Why Omicron spread could be ‘good sign’ for Delta-hit world, Health News, ET HealthWorld

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Why Omicron spread could be 'good sign' for Delta-hit worldNEW DELHI: Health authorities across southern Africa, currently dealing with an outbreak of the Omicron variant, are consistently reporting that the symptoms of the new highly infectious Covid strain are “different but very mild”.

Around 90% of all new infections in South Africa’s Johannesburg are due to the Omicron strain but the death rate and even hospital admissions appear not to be increasing significantly, local media has reported.

Could replace deadly Delta
Some experts are therefore cautiously optimistic that if Omicron turns out to be less lethal but more contagious than the Delta variant, then the new strain may become dominant globally and could actually be a “blessing in disguise”.

Virologist Marc van Ranst said, “If the Omicron variant is less pathogenic but more transmissible, allowing Omicron to replace Delta, this would be very positive news.”

The Delta variant, first detected in India, currently accounts for over 90% of all new Covid cases in the world. All new infections being reported in India are due to the Delta strain, which has higher hospitalisation and mortality rate than its predecessors Alpha or Beta.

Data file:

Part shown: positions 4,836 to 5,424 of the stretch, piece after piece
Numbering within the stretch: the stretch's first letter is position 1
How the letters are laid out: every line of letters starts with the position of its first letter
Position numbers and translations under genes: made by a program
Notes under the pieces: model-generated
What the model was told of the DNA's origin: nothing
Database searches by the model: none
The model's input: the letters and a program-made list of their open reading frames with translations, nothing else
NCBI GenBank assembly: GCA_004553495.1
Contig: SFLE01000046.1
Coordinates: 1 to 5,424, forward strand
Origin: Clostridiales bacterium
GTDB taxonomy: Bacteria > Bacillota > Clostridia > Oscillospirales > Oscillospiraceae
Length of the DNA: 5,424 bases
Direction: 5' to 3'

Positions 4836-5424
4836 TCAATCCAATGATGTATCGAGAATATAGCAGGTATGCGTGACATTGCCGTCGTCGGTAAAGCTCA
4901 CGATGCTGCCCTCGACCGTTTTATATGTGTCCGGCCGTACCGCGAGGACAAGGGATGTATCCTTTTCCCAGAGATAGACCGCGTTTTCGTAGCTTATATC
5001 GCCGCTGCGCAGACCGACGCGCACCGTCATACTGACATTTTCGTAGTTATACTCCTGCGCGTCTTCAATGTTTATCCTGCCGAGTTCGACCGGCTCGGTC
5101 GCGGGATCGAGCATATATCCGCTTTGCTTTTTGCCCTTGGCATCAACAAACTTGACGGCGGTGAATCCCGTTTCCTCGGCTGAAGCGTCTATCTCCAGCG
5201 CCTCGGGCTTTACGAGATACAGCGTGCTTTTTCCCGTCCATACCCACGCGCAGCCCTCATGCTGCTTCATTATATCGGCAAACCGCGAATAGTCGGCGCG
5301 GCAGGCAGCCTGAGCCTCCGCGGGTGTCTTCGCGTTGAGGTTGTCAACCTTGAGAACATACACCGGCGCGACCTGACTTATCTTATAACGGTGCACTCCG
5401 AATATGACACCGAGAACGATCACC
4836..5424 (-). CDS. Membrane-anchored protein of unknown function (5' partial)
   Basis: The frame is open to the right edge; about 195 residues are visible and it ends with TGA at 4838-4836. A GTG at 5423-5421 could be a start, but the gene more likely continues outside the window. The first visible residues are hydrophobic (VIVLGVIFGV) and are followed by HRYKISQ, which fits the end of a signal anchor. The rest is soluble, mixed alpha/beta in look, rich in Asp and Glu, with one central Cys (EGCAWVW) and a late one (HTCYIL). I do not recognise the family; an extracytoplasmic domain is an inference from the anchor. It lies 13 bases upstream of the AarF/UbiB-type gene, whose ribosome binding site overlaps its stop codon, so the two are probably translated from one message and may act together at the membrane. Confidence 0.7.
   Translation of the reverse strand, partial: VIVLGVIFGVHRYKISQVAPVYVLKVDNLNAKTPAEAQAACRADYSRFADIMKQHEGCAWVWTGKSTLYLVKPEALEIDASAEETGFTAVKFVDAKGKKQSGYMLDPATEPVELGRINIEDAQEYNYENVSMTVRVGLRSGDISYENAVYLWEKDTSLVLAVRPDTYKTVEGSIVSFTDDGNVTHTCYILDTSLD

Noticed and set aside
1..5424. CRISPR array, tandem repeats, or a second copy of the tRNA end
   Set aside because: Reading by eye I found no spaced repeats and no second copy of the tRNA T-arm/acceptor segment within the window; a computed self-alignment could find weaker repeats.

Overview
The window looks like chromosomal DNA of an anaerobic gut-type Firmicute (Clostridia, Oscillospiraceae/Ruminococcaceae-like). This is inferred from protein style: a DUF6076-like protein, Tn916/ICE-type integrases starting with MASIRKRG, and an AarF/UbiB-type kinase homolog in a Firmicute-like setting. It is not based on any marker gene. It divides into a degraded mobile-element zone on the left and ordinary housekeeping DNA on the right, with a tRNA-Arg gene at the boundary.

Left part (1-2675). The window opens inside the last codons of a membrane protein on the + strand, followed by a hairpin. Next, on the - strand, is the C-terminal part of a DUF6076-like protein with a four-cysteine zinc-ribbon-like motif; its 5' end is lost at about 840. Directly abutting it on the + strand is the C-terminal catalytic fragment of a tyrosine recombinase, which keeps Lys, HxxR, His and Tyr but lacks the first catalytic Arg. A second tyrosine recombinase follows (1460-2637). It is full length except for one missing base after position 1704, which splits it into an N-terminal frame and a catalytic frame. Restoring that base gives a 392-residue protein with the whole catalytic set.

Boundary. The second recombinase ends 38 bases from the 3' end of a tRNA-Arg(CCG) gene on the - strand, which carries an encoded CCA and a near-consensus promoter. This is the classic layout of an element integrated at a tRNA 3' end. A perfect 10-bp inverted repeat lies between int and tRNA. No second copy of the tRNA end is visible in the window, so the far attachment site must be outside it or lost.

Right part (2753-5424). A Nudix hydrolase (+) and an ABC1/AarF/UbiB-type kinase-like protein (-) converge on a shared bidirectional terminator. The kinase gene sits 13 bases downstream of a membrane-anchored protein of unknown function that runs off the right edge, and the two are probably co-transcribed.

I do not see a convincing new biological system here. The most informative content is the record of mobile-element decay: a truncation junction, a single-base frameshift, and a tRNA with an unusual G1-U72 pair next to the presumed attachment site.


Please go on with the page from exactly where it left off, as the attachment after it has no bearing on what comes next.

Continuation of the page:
The Delta strain was the major reason for breakthrough infections during the second wave of Covid-19 in India. It infected lakhs of people and claimed tens of thousands of lives in a matter of months.

The World Health Organization (WHO) has, however, said there is still insufficient data on how transmissible the Omicron variant is or how severe the symptoms could be.

Hundreds of people in southern Africa infected with the Omicron variant are reporting nausea, headache, fatigue and high pulse rate, but none seem to be suffering from a loss of taste or smell, which has been the case with most other Covid mutations, including the Delta strain.

Spreading fast
The Omicron variant was first reported on November 24 from South Africa, where infections have risen steeply. In less than a week and despite swift travel curbs, cases have been reported from at least 13 countries, including Australia, Belgium, Botswana, Canada, Denmark, Germany, Hong Kong, Israel, Netherlands, Portugal, Scotland, South Africa, and the UK.

The Omicron strain has more than 30 mutations – around twice as many as the Delta variant. The mutations may effect transmissibility, severity and response to vaccines.

Drug firms have already started looking into ways to tweak their vaccines to take on the new variant.